And I wasn’t. I was asking “why” when I should have been asking “what.” According to psychologists J. Gregory Hixon and William Swann “why” questions can undermine insight because they invite interpretation, which requires judgement (and probably that aforementioned bias). So, for the board, my focus on financial responsibility — by asking, for example, why do we need new programming — was interpreted as me disliking new ideas. Our interpretations of relative importance diverted all of us from self and group awareness.

On the other hand, Hixon and Swann suggest that “what” questions focus the mind on “the actual components of attitude,” which “promotes insight.” So, I started to ask myself what was keeping me from being able to tolerate ideas outside of the budget. They were just ideas — nothing was happening yet. I got curious about me.

In this shift from judging to clarifying, I needed to move from assertion to curiosity — the “what” inviting curiosity. To do this, I needed to better understand my surroundings through observation.1

Taking a Look Around

When I took the helm, CEF had not had an executive director for three years — the organization would have closed had the board not taken over. By the time they hired me in 2014, they had right-sided the organization and were particularly excited by my background as a development director: they needed money, and I was an experienced fundraiser. For my part, I was impressed that they had worked together to save the organization.

During my organizational assessment, I connected with “what” the board had done. This deepened my respect for them and my understanding of their commitment to the work. As I worked to reset my leadership approach, I returned to this initial mindset of curiosity.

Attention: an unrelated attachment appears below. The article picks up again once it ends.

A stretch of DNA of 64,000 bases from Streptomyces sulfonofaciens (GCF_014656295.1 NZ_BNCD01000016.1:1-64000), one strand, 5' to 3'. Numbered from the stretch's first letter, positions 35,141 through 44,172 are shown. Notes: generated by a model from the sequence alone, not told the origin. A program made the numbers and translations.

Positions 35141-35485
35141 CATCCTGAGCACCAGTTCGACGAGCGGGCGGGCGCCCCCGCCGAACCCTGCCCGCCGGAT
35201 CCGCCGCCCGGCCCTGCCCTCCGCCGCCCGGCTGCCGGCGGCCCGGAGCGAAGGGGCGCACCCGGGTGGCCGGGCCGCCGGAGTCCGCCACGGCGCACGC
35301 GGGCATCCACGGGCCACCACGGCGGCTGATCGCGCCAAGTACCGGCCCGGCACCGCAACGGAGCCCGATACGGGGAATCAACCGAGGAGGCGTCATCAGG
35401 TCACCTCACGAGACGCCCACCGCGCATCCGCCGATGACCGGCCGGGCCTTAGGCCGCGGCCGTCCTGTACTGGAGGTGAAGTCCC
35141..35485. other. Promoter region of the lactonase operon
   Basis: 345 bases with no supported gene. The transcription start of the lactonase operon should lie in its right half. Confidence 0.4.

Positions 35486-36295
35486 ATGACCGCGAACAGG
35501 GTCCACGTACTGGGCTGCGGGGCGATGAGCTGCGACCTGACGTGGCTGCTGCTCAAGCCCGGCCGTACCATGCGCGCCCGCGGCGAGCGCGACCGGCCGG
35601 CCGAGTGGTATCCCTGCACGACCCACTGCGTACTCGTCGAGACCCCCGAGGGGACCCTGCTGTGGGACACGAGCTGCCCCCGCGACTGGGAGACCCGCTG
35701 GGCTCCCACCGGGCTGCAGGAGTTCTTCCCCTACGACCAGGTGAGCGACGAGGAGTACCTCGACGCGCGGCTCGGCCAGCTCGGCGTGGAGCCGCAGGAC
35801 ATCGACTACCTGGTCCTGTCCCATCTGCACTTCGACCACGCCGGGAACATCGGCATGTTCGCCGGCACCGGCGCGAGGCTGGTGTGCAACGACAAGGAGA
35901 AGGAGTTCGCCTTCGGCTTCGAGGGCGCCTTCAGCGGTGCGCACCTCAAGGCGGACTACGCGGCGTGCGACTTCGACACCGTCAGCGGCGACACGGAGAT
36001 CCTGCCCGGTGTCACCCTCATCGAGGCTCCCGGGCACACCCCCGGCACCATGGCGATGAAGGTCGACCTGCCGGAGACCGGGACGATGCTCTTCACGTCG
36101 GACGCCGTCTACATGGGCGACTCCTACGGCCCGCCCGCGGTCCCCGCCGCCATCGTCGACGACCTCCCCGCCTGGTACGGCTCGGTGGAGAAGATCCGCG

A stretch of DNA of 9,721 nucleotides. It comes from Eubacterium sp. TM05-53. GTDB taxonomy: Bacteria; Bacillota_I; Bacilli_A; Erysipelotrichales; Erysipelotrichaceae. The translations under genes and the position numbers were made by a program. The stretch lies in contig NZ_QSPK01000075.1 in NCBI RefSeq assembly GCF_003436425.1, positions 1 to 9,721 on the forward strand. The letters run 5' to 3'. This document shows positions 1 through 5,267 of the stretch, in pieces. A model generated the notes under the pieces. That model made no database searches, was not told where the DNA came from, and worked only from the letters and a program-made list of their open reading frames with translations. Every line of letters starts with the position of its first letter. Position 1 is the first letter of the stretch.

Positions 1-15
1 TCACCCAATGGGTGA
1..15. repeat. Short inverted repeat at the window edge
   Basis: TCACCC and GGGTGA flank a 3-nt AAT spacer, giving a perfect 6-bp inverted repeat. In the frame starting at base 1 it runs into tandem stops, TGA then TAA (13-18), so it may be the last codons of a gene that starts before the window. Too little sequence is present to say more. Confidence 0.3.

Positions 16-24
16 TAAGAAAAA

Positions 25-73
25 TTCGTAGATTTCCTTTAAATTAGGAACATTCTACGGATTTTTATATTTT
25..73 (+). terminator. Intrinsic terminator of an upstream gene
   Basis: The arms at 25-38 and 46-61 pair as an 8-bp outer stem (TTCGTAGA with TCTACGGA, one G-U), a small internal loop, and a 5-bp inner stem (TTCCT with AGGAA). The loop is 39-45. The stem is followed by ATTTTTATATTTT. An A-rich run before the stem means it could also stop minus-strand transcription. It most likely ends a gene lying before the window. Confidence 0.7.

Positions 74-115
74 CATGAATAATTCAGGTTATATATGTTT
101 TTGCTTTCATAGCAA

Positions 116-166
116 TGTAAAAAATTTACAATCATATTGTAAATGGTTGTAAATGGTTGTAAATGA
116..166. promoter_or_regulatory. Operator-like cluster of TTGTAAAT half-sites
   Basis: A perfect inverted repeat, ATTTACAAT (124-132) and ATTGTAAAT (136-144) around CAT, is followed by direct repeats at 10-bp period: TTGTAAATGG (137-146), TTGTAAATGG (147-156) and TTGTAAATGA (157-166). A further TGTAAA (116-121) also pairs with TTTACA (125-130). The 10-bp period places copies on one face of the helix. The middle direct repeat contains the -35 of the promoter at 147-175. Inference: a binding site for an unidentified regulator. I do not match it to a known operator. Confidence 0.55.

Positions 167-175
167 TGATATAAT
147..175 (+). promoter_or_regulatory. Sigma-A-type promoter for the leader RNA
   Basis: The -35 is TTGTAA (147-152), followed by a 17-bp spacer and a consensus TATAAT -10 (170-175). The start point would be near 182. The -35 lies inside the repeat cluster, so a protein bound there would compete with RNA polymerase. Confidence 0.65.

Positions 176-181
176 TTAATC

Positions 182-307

I realized that CEF did not have well-developed, traditional revenue streams. Despite being more than 60 years old at the time, there was no major gift or legacy program. Sponsorships were sparse and at low price points. The organization did not qualify for local or national grants because there was no significant work being done locally and no impactful work being done nationally. I followed this up with a second listening tour and asked “what” of board members and donors.

Asking “what” allowed me to hear that we could get sponsorships if we offered speaking opportunities. In the past, when I created sponsor packages for galas, I had limited stage time, so speaking opportunities only went to the biggest sponsors. I realized I could bring sponsorship price points into range of our community by capitalizing on the fact that we had lots of speaking opportunities at our 5-day creativity conference. By asking “what” of others, and then by reviewing “what” I had always done as well as “what” was different about my current circumstances, I created a new sponsorship program that boosted participation and income.